The United States Presidents Cup team features some of the top players in the world as it looks to continue its dominance in the biennial competition.
The U.S. is 11-1-1 in cup history, with its lone defeat coming in Australia in 1998. It won the most recent edition, 16-14, in South Korea in 2019. The 14th edition will be contested Sept. 22-25 at Quail Hollow Club in Charlotte, North Carolina.
Here is a closer look at the home team with videos detailing each player's pertinent information and Presidents Cup credentials (click here for the International team capsules):
The lowdown: Scheffler was winless on Tour before prevailing in the WM Phoenix Open. He then notched another three wins (Arnold Palmer Invitational, WGC-Match Play, Masters) in 56 days to become world No. 1. Despite not having since claiming the top spot, he has played well and recorded four top-3s. The PGA Tour Player of the Year was top 5 on Tour in strokes gained: approach the green, tee to green and total.
The lowdown: He was a top amateur in the sport, but injuries plagued Cantlay's career early. In the past few years, however, he's has become one of the game's dominant players. He won the FedExCup in 2021 and followed that up with two wins and 12 top-10 finishes in 2022.
The lowdown: Schauffele has been a household name in the golf world since joining the PGA Tour in 2017. Arguably his biggest win prior to this year was at the 2020 Olympics, where he claimed gold. In 2022, Schauffele recorded three wins, including two in consecutive starts at the Travelers Championship and Scottish Genesis Open.
The lowdown: The former LSU Tiger notched his first Tour win at the 2021 Valspar Championship and was controversially left off the 2021 Ryder Cup team. Since watching Team USA trounce Europe at Whistling Straits, he's won three more times on Tour and become one of the sport's most promising young players, automatically qualifying for the Presidents Cup squad. Burns and his best friend Scheffler could make for an interesting fourball and/or foursomes pairing.
The lowdown: The former world No. 1 hired a new caddie, Jim "Bones" Mackay, to start the 2021-22 Tour season and went on to notch 10 top-10s, highlighted by his seven-shot comeback at Southern Hills to win the second PGA Championship of his career. Thomas is one of the most well-rounded, consistent players on the U.S. squad, ranking in the top 20 on Tour in all strokes-gained stats, except for putting.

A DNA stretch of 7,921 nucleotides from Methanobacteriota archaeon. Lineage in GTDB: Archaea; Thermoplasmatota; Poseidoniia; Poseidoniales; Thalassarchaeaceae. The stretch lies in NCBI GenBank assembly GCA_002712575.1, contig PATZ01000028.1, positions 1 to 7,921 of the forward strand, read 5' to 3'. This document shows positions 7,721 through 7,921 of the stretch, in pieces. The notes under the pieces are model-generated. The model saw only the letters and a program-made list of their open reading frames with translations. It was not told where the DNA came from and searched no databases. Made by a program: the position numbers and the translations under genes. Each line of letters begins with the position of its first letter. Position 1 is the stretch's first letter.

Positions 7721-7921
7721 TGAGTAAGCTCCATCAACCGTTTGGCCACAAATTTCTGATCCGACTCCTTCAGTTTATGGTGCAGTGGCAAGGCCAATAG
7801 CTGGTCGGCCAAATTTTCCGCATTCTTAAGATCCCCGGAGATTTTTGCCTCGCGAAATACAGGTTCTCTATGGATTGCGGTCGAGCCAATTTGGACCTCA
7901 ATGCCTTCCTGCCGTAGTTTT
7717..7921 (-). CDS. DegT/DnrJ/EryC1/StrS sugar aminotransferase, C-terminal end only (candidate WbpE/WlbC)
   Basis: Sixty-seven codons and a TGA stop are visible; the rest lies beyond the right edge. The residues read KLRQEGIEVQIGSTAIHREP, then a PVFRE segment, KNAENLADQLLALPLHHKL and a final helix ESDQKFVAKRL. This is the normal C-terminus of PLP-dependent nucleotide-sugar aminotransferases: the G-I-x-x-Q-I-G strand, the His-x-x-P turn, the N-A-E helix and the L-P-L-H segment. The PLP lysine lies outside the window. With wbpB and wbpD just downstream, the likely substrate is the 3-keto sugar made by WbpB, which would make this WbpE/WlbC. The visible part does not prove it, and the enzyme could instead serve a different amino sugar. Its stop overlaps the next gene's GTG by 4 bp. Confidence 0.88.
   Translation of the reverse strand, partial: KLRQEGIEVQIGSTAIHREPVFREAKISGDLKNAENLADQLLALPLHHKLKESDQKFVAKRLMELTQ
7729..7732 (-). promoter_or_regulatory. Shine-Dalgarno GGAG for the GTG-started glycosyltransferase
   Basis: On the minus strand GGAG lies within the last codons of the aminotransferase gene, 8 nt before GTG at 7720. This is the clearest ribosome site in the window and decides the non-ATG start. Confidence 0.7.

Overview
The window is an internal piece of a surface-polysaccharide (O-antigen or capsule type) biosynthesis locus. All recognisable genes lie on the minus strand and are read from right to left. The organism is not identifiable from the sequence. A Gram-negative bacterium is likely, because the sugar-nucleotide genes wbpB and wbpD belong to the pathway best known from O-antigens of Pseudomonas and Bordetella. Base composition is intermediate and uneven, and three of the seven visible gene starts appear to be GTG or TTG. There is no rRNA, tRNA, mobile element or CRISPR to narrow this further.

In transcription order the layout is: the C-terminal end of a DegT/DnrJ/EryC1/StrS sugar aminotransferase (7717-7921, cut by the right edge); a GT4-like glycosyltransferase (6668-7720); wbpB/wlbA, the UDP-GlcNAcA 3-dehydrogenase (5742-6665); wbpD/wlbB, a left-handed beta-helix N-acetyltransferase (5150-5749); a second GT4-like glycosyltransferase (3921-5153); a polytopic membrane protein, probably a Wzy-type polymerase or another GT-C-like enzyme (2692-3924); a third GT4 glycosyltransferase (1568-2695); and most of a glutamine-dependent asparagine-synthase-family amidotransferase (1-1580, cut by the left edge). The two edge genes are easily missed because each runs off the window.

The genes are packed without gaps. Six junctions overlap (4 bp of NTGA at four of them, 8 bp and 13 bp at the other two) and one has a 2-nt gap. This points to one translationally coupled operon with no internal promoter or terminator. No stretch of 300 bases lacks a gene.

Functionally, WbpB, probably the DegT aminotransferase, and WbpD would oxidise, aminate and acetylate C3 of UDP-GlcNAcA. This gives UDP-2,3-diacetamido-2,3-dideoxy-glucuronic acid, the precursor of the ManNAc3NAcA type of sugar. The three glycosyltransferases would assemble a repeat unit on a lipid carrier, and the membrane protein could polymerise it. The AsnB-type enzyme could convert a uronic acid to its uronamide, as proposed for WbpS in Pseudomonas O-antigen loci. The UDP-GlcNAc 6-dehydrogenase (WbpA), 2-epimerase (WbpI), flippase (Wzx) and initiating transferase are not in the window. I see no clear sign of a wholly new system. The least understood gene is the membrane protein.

The lowdown: Finau has two Ryder Cups and a Presidents Cup under his belt, despite having only won twice entering 2022. In August 2021, at Liberty National, he ended a five-year winless drought. This year, he won back-to-back events at the 3M Open and Rocket Mortgage Classic.
The lowdown: At just 29, Spieth is the most experienced Presidents Cup player on the U.S. squad, making his fourth appearance since turning pro in 2012. Spieth endured a dry spell as he went winless on Tour for nearly four years after claiming the claret jug in 2017. But he has slowly returned to winning form, earning titles in each of the last two seasons. This past season, he was in the top 40 on Tour in several strokes-gained categories, except putting, where he was 155th.
The lowdown: After a hot start to his professional career saw him win two majors, Morikawa went winless on Tour during the 2021-22 season. Morikawa has acknowledged he’s been in a bit of a slump this year, unable to ascend to the top of the leaderboard despite eight top-10 finishes. Part of that winless streak can be attributed to prolonged swing issues that Morikawa seemed to have solved by the BMW Championship last month; he’s known for his strong iron play and is third on Tour in strokes gained: approaching the green.
The lowdown: A fan-favorite with his humorous Twitter presence, Homa is coming off his best season on Tour since turning pro nearly a decade ago, winning twice. Most recently, the soon-to-be new dad prevailed in stormy conditions at the Wells Fargo Championship for the second time in four seasons. Homa also had a strong showing at the Tour Championship in August, where he finished T-5 in his debut at the Tour season finale.
The lowdown: Horschel is making his first U.S. team for either cup. The outspoken Florida alum had five top-10 finishes last season, highlighted by a victory at the Memorial Tournament. U.S. captain Davis Love III specifically chose Horschel for his fiery personality and enthusiasm.
The lowdown: Young did everything but win last season with five second-place finishes and two third-place finishes. He came close at multiple high-profile events, including finishing T-3 at the PGA Championship and solo second at The Open. In August, Young was candid about his interest in joining LIV Golf, but he opted against it – in part because of opportunities he wouldn’t have at LIV, like making a Presidents Cup team. Young will be an asset for the U.S. with his driver as he ranked second in strokes gained: off the tee on Tour.
The lowdown: Kisner makes his return to the Presidents Cup as the eldest member of the U.S. squad. It was a winless, mostly quiet season for Kisner on Tour, earning five top-10 finishes. Most notably, he finished second at the World Golf Championships-Dell Technologies Match Play (which he won in 2019). The South Carolina native is a match-play specialist of sorts – confident, assured and fond of the style of golf that allows him to “eat people’s souls,” as he described recently on a podcast.